Pakistan is in final negotiations with the International Monetary Fund (IMF) and has secured the means to secure assistance to stem a deepening economic crisis that has nearly depleted its foreign exchange reserves. At normal levels, it has enough dollars to cover less than a month’s worth of imports and is struggling to service its very high external debt. The IMF team is due to leave the country on Thursday after ten days of talks with the government aimed at releasing vital international funds. Annual inflation hit 27% in January, the highest level in Pakistan since her 1975, raising concerns about the economy in a crucial election year.
Pakistan, like many countries, is suffering as a result of the coronavirus pandemic and Russia’s invasion of Ukraine, following which global fuel prices have soared. Pakistan relies heavily on imported fossil fuels and importing food has also become more expensive. If the rupee depreciates, fuel costs more, with knock-on effects for goods that are transported or manufactured. The government recently increased fuel prices by over 13% but says it’s not planning anymore. Imran Khan, who was ousted as Pakistan’s prime minister last April, came to power in 2018 promising to fix the economy. At the time he had vowed not to seek help from the IMF, but inflation soared and the rupee dropped.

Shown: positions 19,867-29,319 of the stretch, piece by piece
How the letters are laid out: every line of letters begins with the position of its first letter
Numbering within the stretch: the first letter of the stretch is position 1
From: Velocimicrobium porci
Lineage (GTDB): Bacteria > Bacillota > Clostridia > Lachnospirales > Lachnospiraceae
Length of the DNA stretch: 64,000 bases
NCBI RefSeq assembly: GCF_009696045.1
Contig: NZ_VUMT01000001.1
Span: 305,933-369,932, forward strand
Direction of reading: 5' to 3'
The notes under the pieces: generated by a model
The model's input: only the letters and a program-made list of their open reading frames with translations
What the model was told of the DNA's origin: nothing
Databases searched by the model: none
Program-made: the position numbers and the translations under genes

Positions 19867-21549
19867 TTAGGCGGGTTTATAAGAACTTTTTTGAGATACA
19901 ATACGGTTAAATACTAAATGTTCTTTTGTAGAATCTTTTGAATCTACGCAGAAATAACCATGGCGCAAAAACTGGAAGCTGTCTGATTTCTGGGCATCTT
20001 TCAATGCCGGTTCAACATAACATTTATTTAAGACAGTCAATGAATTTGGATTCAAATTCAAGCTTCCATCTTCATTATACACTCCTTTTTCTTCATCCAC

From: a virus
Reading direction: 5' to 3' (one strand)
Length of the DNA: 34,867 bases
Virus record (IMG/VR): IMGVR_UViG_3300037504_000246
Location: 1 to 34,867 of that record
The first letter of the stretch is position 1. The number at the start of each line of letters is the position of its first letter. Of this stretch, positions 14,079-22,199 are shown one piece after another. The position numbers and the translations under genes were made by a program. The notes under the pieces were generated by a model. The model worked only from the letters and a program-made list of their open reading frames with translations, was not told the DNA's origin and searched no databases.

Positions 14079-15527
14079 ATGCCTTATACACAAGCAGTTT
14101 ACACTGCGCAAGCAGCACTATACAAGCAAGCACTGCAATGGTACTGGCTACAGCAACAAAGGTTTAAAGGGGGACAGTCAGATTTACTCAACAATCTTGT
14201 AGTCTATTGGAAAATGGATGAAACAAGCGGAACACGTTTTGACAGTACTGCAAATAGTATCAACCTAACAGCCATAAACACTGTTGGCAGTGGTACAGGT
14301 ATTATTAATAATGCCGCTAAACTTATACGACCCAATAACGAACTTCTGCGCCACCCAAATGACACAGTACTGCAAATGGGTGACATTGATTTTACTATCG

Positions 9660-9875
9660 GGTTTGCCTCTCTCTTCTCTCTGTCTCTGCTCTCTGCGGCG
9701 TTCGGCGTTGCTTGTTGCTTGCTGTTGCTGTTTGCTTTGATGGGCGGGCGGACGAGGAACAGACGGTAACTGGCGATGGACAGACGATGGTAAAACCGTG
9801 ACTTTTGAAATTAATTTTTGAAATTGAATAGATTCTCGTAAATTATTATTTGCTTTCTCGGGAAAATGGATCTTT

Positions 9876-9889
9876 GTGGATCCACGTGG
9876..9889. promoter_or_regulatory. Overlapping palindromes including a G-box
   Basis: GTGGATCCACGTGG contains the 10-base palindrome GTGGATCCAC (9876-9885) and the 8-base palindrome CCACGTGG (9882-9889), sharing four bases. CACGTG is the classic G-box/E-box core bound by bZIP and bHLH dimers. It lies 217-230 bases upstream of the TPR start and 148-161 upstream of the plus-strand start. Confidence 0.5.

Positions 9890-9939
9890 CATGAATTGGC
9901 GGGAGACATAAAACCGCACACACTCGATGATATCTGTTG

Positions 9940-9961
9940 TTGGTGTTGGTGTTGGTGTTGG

As the climate warms and people use more electricity to run their fans and air conditioners, energy demand will increase, further straining the system and increasing the likelihood that Pakistan’s foreign exchange reserves will be nearly depleted. Trying to reach an agreement could mean painful political commitments, possibly including the abolition of energy subsidies. Mr. Hussain says a deal with the IMF will help the economy and government but at the expense of ordinary people. But he believes the biggest risk lies in the government reaching a deal with the IMF, starting to implement the plan, and then changing its mind.